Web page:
“When the sun in its revolution around its dual comes to the place nearest to this grand center, the seat of Brahma (an event which takes place when the Autumnal Equinox comes to the first point of Aries), dharma, the mental virtue, becomes so much developed that man can easily comprehend all, even the mysteries of the spirit. . ..”


The precessional movement of “the sun” closer to “the grand center” causes the full expression of a Golden Age of Light, a time indicated in Vedic and other traditions as occurring a dozen or so millennia ago. As such, it must be the precessional motion of the June solstice sun around the grand center that is indicated, because the June solstice sun was “closest to” the Galactic Center roughly 12,000 to 13,000 years ago. Unfortunately, Yukteswar attempts a precise dating based upon a 12,000-year period for one-half of a precession cycle. As a result, he backdates to the time of the fabled Golden Age  (which he later gives as 11,501 BC)  by using an autumn equinox point in Aries that is in error.  Yukteswar’s diagram preserves the insight of a descending phase and an ascending phase of the precessional cycle, but the timing of the shift from descending Kali Yuga to ascending Kali Yuga must be adjusted:


diagram on page of 9 of Holy Science and new diagram based on page 9 of Yukteswar’s Holy  Science


Sri Yukteswar wanted the end of descending Kali Yuga to correspond to his historical understanding of the dark ages and his hypothesized elevation in the state of human consciousness beginning around 500 AD. He cites scientific advances to support this, but in my opinion technology has thrust us deeper into material dependency and spiritual darkness. I realize it may seem presumptuous to correct a saint on this point, but his intention was to elucidate astronomical details of ancient doctrines that, by his time, had eroded into semantic vagaries.  And he was writing before modern science had rediscovered the Galactic Center. Perhaps it seems that I’ve injected my own ambiguous reading into Yukteswar’s work. But my conclusions — and corrections — are fairly straightforward. Let’s look at it like this: Yukteswar writes that the Golden Age ended and we began our descent into spiritual darkness in 11,501 BC. This was roughly 13,500 years ago. Now, Yukteswar also said that this Golden Age occurred when “the sun” was close to Vishnunabhi (the Galactic Center). And the context of his description is solar movements within the cycle of  precession. Now, the question we must ask is thus: what kind of precessional alignment between the sun and the Galactic Center happened roughly 13,500 years ago, the reverse of which happens one-half of a precession cycle later? The answer is quite apparent — the Golden Age shift is timed with the alignment of the June solstice sun and the Galactic Center. The reverse event is the alignment of the December solstice sun with the Galactic Center, and we can get a true bearing on the timing of this event, as modern astronomy can calculate it. And there are actually several factors and features involved which enrich our understanding of what this galactic alignment  might mean to us. I’ll address the issues and parameters of the current galactic alignment in Part Three.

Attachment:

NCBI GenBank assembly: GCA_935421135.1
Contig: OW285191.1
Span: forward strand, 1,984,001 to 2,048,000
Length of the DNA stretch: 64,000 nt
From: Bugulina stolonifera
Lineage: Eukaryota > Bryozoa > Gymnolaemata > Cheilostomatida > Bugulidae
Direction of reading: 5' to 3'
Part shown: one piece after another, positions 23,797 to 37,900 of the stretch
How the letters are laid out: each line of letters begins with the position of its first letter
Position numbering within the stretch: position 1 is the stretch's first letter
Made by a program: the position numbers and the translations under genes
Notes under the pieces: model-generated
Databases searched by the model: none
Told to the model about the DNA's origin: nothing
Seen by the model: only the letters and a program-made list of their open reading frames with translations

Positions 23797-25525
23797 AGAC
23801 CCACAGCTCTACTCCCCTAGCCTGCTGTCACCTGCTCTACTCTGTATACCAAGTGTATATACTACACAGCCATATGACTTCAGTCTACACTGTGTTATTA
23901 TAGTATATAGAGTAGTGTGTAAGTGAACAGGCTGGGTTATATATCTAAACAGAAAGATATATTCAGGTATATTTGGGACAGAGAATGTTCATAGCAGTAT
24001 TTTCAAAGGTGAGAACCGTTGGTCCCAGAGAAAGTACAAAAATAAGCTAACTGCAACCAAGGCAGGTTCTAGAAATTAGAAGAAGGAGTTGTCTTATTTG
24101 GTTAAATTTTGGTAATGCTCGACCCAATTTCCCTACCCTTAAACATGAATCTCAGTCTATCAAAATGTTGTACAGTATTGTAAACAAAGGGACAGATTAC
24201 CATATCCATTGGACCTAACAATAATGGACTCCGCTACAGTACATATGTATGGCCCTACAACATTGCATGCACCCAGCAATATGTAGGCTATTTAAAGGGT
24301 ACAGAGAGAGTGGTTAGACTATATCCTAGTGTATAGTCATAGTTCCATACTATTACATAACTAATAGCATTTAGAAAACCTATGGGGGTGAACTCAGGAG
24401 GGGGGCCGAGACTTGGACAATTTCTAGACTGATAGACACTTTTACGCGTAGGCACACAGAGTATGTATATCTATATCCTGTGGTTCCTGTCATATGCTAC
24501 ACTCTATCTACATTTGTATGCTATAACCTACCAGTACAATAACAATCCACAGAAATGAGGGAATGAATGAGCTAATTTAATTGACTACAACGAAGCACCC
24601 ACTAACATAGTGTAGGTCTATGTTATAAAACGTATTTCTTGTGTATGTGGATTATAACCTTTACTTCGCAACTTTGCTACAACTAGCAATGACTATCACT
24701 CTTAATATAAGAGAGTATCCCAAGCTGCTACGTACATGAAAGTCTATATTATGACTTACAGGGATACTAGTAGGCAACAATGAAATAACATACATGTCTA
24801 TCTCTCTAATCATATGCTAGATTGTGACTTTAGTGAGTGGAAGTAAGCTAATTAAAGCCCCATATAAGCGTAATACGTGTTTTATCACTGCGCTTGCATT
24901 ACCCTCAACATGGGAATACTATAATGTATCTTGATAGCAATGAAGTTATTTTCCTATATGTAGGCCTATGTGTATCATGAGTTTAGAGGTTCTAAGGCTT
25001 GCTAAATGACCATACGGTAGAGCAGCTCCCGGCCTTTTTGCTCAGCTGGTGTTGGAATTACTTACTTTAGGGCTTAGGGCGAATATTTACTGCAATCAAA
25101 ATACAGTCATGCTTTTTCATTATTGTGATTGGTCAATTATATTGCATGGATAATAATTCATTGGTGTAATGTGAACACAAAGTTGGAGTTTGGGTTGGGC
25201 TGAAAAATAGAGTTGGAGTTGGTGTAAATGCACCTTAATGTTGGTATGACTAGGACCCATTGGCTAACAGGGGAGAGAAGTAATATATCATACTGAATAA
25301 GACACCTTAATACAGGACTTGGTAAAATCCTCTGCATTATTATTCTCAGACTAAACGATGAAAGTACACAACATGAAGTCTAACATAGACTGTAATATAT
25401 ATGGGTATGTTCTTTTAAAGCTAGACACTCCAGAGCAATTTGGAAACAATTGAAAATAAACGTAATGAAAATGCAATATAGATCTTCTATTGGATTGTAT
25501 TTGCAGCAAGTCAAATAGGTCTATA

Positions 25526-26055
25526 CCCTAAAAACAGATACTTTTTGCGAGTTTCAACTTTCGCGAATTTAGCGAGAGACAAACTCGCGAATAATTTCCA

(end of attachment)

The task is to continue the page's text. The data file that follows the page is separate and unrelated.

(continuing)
The Golden Age mentioned in Yukteswar’s quote given above represented the culmination of the previous ascent phase and the shift to the descending phase, the archaic “fall of man” scenario. The flipside  — the shift to ascending — occurs at the astronomically opposed event:


“After 12,000 years, when the sun goes to the place in its orbit which is farthest  from Brahma, the grand center . . . [then] dharma, the mental virtue, comes to such a reduced state that man cannot grasp anything beyond the gross material creation.”


This is the Vedic doctrine, clearly based in astronomy, that underlies René Guénon’s belief that modern people are unconscious degenerates with little resemblance to the full human potential that our ancient ancestors manifested. 


David Frawley’s identification of the Galactic Dimensions of Vedic Astrology